Santa Barbara school board member Virginia Alvarez.
Santa Barbara school board member Virginia Alvarez seen at the Nov. 15 meeting. Credit: Joshua Molina / Noozhawk photo

Not so fast.

Amid heated salary negotiations, the Santa Barbara Unified School District’s proposal to offer an early retirement to teachers and staff in order to save millions of dollars fell flat at this week’s board meeting.

“It seems to me that this is extremely insensitive to our teachers, especially our senior teachers,” board member Virginia Alvarez said. “No matter how we frame it, no matter how it is packaged, the message that is given is that their experience, what they have given to this district is not being honored. I personally do not agree with that.”

Superintendent Hilda Maldonado took an item to the board Tuesday night that would offer teachers and classified staff the opportunity to retire early and earn up to 90% of their salaries.

About 411 employees would be eligible for early retirement. Public Agency Retirement Services presented the various scenarios and estimated that about 90 employees would accept the retirement.

The amount of savings would be dependent on the number of employees who accepted the retirement terms and the number of positions that the district would replace. For teachers, the estimated costs ranged from $404,000 if 90% of positions were replaced to $15 million if zero positions were replaced.

For classified employees, the number ranged from $1.3 million in savings if 80% of positions were replaced to $12 million if zero positions were replaced.

Going into the meeting, Maldonado wanted the board to approve the plan, solicit interest from teachers and staff, and then based on the potential savings, decide whether to move forward with the program.

Karen McBride, a retired teacher, said such a scenario was a problem.

“A teacher would have to make that irrevocable resignation and then not know whether they are actually going to get this benefit because you might not have enough people who sign up for it,” McBride told the board.

She questioned the logic of encouraging teachers to retire.

“You are already struggling to keep classrooms filled with certificated staff, so this seems like a risky proposition to me,” McBride said.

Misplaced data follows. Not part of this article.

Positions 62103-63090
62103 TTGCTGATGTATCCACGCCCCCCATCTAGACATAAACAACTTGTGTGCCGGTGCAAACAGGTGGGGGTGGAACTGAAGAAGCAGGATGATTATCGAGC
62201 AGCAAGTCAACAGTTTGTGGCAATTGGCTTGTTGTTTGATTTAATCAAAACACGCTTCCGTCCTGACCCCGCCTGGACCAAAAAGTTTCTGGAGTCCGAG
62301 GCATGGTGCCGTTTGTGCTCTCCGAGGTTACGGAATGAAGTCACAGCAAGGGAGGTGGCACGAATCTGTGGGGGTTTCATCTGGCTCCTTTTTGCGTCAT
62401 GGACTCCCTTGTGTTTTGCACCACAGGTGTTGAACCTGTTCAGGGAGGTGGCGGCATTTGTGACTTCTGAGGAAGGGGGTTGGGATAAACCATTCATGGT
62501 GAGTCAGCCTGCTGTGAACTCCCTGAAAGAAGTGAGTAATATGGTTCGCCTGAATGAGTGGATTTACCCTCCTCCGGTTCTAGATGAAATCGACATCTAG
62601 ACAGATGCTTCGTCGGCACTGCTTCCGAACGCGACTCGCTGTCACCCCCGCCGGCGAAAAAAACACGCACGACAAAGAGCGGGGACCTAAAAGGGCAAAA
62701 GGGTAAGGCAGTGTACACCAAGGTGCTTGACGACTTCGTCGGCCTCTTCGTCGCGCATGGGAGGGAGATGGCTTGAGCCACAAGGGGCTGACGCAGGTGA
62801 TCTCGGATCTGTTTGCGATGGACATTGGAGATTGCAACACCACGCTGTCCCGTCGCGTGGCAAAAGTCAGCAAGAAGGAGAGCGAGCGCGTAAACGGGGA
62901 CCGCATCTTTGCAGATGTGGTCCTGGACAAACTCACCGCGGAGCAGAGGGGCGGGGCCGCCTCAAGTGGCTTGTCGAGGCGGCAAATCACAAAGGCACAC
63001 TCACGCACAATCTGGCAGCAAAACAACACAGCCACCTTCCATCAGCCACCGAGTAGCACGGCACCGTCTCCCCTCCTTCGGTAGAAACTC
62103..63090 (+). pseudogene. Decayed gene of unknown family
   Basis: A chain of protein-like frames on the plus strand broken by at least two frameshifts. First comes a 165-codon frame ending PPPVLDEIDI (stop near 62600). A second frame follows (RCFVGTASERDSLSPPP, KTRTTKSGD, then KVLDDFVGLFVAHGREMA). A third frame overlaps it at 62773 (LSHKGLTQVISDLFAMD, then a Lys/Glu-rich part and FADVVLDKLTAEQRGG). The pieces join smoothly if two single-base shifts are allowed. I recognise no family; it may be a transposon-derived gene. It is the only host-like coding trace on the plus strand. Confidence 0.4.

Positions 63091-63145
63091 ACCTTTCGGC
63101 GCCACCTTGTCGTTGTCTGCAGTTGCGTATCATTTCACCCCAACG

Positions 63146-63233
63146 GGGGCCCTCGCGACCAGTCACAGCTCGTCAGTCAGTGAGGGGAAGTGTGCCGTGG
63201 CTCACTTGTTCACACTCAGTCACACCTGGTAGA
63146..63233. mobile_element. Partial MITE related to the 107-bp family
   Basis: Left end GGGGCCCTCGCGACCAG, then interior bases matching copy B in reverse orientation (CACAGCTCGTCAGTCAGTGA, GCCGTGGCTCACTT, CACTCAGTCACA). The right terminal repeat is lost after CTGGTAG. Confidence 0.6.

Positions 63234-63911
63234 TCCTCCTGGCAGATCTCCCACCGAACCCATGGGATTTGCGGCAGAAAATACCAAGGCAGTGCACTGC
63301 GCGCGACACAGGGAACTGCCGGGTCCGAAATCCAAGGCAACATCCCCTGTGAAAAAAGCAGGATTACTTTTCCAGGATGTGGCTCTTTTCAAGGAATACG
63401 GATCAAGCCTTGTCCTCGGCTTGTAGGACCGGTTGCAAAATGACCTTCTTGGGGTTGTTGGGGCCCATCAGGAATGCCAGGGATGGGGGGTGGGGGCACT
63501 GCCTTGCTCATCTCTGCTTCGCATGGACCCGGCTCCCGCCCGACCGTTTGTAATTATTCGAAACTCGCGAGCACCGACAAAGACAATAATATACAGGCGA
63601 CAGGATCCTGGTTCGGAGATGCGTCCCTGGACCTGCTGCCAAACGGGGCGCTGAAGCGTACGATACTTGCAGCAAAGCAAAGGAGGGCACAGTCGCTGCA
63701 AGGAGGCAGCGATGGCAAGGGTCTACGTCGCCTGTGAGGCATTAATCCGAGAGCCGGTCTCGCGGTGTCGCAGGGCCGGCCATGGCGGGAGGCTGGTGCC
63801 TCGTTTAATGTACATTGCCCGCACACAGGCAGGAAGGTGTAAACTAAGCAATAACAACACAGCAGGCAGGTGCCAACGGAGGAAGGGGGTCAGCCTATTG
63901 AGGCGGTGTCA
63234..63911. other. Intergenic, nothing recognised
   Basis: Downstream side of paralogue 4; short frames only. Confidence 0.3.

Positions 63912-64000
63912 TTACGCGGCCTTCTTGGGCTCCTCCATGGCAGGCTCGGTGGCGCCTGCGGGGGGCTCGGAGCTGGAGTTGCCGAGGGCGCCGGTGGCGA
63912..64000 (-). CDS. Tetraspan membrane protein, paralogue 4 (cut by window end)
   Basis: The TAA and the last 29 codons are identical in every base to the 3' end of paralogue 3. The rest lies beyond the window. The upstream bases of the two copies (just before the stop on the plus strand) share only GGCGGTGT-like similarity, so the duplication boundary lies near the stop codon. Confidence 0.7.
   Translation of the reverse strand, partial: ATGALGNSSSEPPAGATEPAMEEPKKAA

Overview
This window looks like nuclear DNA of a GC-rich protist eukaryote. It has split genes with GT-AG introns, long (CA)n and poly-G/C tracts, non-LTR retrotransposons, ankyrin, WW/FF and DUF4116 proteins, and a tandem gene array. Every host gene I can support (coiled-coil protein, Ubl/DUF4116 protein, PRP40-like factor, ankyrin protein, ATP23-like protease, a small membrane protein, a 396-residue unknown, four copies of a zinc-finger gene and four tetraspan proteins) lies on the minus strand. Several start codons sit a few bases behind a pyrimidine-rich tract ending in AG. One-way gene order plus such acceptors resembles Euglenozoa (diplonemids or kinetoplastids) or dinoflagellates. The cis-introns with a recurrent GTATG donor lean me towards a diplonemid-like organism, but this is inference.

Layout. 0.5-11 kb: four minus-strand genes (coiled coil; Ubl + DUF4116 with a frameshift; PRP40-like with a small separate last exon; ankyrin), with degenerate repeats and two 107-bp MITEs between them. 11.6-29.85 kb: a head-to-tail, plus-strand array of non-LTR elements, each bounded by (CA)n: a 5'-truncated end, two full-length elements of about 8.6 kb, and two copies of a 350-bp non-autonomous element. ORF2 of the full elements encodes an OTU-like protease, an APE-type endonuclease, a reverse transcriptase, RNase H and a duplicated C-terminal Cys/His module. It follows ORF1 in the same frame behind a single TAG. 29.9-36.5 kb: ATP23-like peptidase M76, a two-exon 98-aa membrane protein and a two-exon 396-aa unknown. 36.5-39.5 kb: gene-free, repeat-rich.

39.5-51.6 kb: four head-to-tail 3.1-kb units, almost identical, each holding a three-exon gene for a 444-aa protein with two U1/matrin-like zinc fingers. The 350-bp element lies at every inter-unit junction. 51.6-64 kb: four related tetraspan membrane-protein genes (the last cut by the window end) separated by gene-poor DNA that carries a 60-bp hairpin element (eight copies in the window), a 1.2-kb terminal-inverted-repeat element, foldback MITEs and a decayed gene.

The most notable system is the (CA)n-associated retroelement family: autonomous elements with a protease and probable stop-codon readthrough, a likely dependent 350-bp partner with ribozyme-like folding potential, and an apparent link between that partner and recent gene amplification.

The district and the Santa Barbara Teachers Association are tangled in a high-profile, controversial battle over salary negotiations and a new contract.

“I just don’t know that the timing is right, just given the sentiment that we just went through,” said board president Wendy Sims-Moten, referring to teachers who have recently been critical of the district over salaries.

The district failed to spend 55% of its budget last year for teacher salaries as required by state law. The district is seeking a “waiver” for the lack of payments, instead of paying the teachers.

Superintendent Maldonado said the plan was worth considering.

“At this time of year, we would be getting resignations or announcements of retirements anyway,” Maldonado said.

Later in the meeting, she said, “This is not something that would be done without some conversation, without some analysis that we would bring back to you at the end of the process.”

She also said the district is overstaffed with teachers because of hires made a year ago with one-time funds.

Kim Tilton, who said she is on the executive board of the Santa Barbara Teachers Association, opposed the plan, particularly on such short notice. The soonest she heard about it was when the agenda for the meeting came out three days before Tuesday’s meeting.

“I can tell you this is going to land real bad,” she said. “As someone who represents my fellow teachers, as someone who has been working for 12 years, I constantly mentor new teachers because we have such a high turnover rate. We need to maintain our most experienced staff.”

In the end, the board opted to take no action and instead discuss the matter at a future meeting, after consulting with the labor representatives.

“My biggest concern is that human component,” Alvarez said. “I want to make sure that human component is valued, addressed and that we don’t do anything that has unintended consequences, ‘that they are trying to push me out.’ That is not the case at all.”